Mau v. McManaman

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[Civ. No. 6057. Third Appellate District. December 12, 1938.]

KATHRYN MAU, Respondent, v. RUFUS M. McMANAMAN et al., Appellants.


Paul Overton and R. G. Blanchard for Appellants.

Alvan M. Palmer and Earl G. Read for Respondent.


Pullen, P. J.

Plaintiff, as an heir of Isaiah W. McManaman, brought this action by virtue of section 581 of the Probate Code to quiet title and to determine adverse interests to certain parcels of land in the county of Los Angeles.

The complaint alleges that the three brothers of plaintiff, fraudulently taking advantage of the weakened mental condition of their father, obtained from him a conveyance of practically his entire estate thereby violating not only the trust imposed by the fiduciary relationship of father and sons but also an express agreement between the father and his children that in consideration of a conveyance by the children to him of their interest in the estate under their mother's will he would devise all of his property to them in equal shares. As to the execution of the agreement the court found:

"After the death of Emma Catherine McManaman and in order to avoid a partition of her interest in the real property described in paragraph I hereof, plaintiff and her said brothers, on December 31st, 1931, entered into a written agreement with their father, whereby they conveyed to him their respective interests in their mother's estate in consideration of his promise to make a Will and to thereby devise and bequeath to them, share and share alike, all property of which he was possessed. ... At the time said agreement was entered into it was the intention of the parties thereto that Isaiah W. McManaman, now deceased, should have the free use and management of all of the said property during his lifetime, but that he would not dispose thereof by gift or for less than full consideration, or in any way favor any of his children at the expense of the others, and that he would devise and bequeath to his said children, share and share, alike, all of the property of which he was then possessed and seized, or the fruits and products thereof. Pursuant to said agreement, and the intention of the parties thereto, said Isaiah W. McManaman, on December 31st, 1931, made and executed his Last Will and Testament, devising [29 Cal. App. 2d 634] and bequeathing to his said four children, share and share alike, all of the property of which he was possessed." About one year after this agreement McManaman made the attempted conveyance to the sons, which is the subject of this litigation.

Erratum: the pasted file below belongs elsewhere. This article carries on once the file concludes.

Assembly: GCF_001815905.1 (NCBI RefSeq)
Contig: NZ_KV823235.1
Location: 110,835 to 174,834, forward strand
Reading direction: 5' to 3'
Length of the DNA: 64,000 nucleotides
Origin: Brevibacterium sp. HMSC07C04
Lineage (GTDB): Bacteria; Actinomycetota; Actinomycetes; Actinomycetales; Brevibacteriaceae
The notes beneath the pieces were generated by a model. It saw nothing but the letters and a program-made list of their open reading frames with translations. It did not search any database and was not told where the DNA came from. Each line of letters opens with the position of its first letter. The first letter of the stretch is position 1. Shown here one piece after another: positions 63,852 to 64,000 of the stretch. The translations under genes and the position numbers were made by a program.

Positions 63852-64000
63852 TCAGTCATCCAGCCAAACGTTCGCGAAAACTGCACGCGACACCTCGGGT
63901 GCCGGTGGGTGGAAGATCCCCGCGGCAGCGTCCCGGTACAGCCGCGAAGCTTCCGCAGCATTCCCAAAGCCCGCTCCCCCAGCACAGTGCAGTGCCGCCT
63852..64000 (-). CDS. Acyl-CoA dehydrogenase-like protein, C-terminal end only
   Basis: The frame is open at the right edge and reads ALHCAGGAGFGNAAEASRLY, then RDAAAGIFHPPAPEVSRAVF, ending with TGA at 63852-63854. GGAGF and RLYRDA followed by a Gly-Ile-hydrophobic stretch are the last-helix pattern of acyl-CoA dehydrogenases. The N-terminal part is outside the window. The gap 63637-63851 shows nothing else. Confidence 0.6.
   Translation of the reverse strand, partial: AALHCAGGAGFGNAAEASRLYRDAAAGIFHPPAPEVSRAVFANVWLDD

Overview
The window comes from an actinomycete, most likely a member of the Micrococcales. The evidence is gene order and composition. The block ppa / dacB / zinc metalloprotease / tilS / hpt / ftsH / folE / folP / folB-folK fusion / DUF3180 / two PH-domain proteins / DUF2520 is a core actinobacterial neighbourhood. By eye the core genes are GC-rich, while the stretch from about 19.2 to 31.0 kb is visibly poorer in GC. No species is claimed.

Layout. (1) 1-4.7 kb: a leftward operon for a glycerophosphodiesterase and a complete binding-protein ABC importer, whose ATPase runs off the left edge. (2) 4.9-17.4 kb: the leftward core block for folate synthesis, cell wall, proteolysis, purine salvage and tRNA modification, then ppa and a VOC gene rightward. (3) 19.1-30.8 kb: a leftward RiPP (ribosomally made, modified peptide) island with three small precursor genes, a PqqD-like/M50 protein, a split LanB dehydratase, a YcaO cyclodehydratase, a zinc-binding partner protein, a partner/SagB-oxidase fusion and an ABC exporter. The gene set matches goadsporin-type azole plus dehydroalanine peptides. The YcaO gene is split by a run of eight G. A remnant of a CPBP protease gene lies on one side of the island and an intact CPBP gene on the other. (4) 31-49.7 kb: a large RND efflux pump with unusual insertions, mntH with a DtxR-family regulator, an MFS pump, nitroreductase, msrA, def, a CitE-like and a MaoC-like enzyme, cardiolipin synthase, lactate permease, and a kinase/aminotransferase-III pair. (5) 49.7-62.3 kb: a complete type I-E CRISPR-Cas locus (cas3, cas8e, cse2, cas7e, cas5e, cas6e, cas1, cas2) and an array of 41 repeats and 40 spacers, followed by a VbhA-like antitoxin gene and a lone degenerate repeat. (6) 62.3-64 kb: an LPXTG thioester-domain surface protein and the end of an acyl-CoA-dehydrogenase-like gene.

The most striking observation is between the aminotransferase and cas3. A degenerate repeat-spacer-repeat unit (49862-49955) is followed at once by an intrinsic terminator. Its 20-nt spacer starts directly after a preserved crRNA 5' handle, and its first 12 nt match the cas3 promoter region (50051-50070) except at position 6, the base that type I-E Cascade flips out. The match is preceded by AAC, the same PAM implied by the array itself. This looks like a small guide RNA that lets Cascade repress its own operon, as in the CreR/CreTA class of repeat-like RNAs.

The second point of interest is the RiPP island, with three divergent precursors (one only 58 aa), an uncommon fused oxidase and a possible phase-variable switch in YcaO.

The several answers of the defendants denied the allegations of the complaint bearing upon the question of undue influence and fraud, and also denied any violation of the agreement entered into, setting out that the agreement of the father was to devise to his children all the property of which he might die possessed, and that it did not prevent him from conveying, as he did, any of his property, during his lifetime.

Trial was by the court, which found that the real property in question was a part of the estate of Isaiah W. McManaman, deceased, and subject to the regular course of administration, and that the deed to the sons should be cancelled and of no effect.

This appeal, prosecuted by one of the brothers only, is upon the judgment roll, and contends, first, that no cause of action existed on behalf of the estate, and that the judgment is not supported by the findings in that there is no finding of fraud, undue influence, duress or incompetency of deceased, and that the court erred in holding that the conveyance was in violation of the contract.

[1] As to the first point section 581 of the Probate Code, formerly section 1452 of the Code of Civil Procedure, seems to warrant the filing of the complaint.

"The heirs of the deceased were expressly authorized to bring suit for the possession of real estate, or for the purpose of quieting title to the same. (Code Civ. Proc., sec. 1452.) The decree sought was, in effect, both to quiet title to the land against defendant's claim of ownership and to establish a right to possession, subject to the rights of the administrator of the estate, and it was proper and necessary in the case to determine whether or not the plaintiff was an heir or devisee and thus entitled to bring suit. We think it unnecessary to pass upon any other point presented by the appellant, as the rules of evidence with relation thereto are well settled." (Collette v. Sarrasin, 184 Cal. 283, p. 289 [193 P. 571].) [29 Cal. App. 2d 635]

[2] Here the decree required the real property to be returned to decedent's estate, thereby facilitating the fixing of inheritance taxes, the rights of creditors, as well as obtaining an equitable distribution. It is one of the firmly established rules of equity that the court will, in one action, grant all the relief to which the parties are entitled, although at law such a result might strictly require several actions. (Newport v. Hatton, 195 Cal. 132 [231 P. 987].)